Bread is a staple part of any meal and for special occasions or dining-out, mezes, the Turkish equal of appetizers, often starts the menu for the evening. Fish dishes are back into fashion especially during summer when Turks flock to seaside restaurants for fresh catches of the day.
Small Turkish restaurants known as lokantas specialises in cheap and affordable dishes for travellers on a budget such as Corba (soup), Pide or lahmacun (equivalent to pizza) and by far the most favourite sweet dish or snack is baklava, layers of filo pastry filled with items such as nuts and covered with sweet, sticky syrup.
Although Turkish coffee is occasionally drunk, instead sweet, black tea poured into tulip shaped glasses are the nation’s most consumed drink, as reflected in the teahouses of most villages, towns, and cities. The cold drink of Ayran, a blend of yogurt, water, and salt is refreshing in summer and a great cure for stomach-aches, despite the weird combination of ingredients.
Lastly, the national alcohol drink is Raki, of which the nearest equivalent is Greek Ouzo. Combined with water to form a milky white liquid, it is nicknamed “Lions Milk” thanks to the confidence it gives after drinking it.
The Best of Turkey
Certain places within Turkey are renowned for their historical or cultural aspects and, therefore, have become top tourist destinations. They include…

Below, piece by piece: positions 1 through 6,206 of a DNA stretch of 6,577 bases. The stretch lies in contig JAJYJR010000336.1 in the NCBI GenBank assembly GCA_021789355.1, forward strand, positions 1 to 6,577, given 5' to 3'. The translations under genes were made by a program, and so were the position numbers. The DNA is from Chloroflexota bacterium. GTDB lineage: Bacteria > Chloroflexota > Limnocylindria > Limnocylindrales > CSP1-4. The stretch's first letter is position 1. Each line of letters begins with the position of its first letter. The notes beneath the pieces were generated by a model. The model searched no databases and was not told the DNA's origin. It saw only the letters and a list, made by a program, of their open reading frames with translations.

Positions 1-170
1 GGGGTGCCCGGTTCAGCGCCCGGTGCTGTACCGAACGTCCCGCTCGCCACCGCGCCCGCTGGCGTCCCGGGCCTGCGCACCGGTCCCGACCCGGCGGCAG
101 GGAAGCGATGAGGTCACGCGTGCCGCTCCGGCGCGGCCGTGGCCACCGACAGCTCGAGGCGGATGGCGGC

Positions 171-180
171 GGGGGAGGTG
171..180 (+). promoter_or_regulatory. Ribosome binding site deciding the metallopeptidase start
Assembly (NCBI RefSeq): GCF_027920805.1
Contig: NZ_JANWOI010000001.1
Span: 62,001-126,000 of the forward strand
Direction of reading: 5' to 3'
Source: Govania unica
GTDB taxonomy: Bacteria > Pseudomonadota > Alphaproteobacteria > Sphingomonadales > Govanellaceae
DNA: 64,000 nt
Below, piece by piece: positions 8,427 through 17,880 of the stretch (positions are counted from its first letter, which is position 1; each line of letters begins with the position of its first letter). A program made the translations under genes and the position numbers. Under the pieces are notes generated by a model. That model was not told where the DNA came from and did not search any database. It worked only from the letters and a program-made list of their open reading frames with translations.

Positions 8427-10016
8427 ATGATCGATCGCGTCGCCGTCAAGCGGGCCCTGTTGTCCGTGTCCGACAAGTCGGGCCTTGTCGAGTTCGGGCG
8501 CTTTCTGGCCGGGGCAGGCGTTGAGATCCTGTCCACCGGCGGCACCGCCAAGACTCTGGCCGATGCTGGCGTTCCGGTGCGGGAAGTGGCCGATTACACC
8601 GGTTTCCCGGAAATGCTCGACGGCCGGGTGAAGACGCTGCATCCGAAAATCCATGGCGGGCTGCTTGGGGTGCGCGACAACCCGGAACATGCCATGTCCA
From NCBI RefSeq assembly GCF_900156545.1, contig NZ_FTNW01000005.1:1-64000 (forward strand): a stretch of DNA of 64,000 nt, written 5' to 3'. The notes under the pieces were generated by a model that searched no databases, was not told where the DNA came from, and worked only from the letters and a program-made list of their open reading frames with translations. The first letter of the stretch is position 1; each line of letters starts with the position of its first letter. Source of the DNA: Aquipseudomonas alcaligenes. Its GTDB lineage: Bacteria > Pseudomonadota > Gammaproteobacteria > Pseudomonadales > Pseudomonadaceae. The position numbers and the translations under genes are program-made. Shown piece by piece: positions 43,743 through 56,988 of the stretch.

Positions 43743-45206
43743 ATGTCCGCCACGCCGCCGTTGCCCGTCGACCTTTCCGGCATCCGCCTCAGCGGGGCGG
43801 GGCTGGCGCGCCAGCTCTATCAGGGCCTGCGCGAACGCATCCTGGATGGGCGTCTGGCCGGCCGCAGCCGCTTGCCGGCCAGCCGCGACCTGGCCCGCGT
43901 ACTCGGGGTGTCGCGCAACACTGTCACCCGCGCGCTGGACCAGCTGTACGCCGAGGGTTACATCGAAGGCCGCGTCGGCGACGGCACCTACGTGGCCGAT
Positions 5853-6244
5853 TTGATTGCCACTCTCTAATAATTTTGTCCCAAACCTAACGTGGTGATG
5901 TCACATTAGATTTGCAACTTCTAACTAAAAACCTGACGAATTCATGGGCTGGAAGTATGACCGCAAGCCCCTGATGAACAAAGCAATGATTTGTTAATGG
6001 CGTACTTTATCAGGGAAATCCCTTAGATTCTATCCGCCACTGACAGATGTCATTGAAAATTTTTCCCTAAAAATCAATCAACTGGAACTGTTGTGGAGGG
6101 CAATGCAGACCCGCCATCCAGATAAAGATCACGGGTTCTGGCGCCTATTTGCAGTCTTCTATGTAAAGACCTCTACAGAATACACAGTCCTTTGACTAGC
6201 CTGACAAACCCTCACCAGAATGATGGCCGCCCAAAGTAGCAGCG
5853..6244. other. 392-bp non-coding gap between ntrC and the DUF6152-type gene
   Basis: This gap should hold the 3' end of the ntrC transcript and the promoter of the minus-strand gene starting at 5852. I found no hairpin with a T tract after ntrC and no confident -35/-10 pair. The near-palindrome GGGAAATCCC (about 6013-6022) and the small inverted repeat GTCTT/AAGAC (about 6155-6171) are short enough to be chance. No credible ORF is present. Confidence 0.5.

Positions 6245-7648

Istanbul: A 4-day city break introduces visitors to landmarks belonging to the UNESCO World Heritage list and left by the Ottoman Empire.
Cappadocia: Highlights include a sunrise hot air balloon trip, cave hotels, and underground cities where thousands of people used to live.
Antalya: As the second most popular holiday destination in Turkey, it is home to historical sites such as Aspendos and the old town featuring Hadrian’s gate.
Pamukkale: One of the most stunning natural landmarks in the country, the white travertine pools cascading down the hillside is nicknamed the cotton castle.
Ephesus: Consisting of the Roman terraced houses, ancient theatre and the third largest library of the ancient world called Celsius; Ephesus is Turkey’s most popular attraction outside of Istanbul.
Fethiye: Popularity can be credited to Fethiye’s reputation as the starting point for a 4-day trip of the Turkish Riviera.
Everything Else to Know
Turkey is a secular country but most of the population are Muslim so the call to prayer five times a day across the country is a common theme. Apart from mosques, religion is not widely displayed except at festivals such as Seker Bayram where children knock on doors for sweets and familys visit each other during the day.
Turks are big football lovers and if a team wins, supporters normally take to the streets in a convoy of cars to beep their horns while cheering and waving the flag. Other times, you may see a convoy of beeping cars is on wedding or circumcision occasions. Turks love their celebrations!
Banks and offices are open Monday to Friday while during the summer; bars and restaurants are open every day and well into the early hours of the morning. A typical guideline for tipping is 10% depending on how happy you are with the service.
Turkey operates on a two-prong plug for electricity so bring adaptors or buy them at the airport. The national currency is Turkish lira, although the euro, pound, and dollar are widely accepted in most touristic places. ATMs are prominent in most towns although if you plan to travel somewhere remotely to small villages, stock up on cash first. Obtain an e-visa online to enter the country and tourists can stay for a maximum of 90 days out of 180 so enjoy the best of what Turkey offers!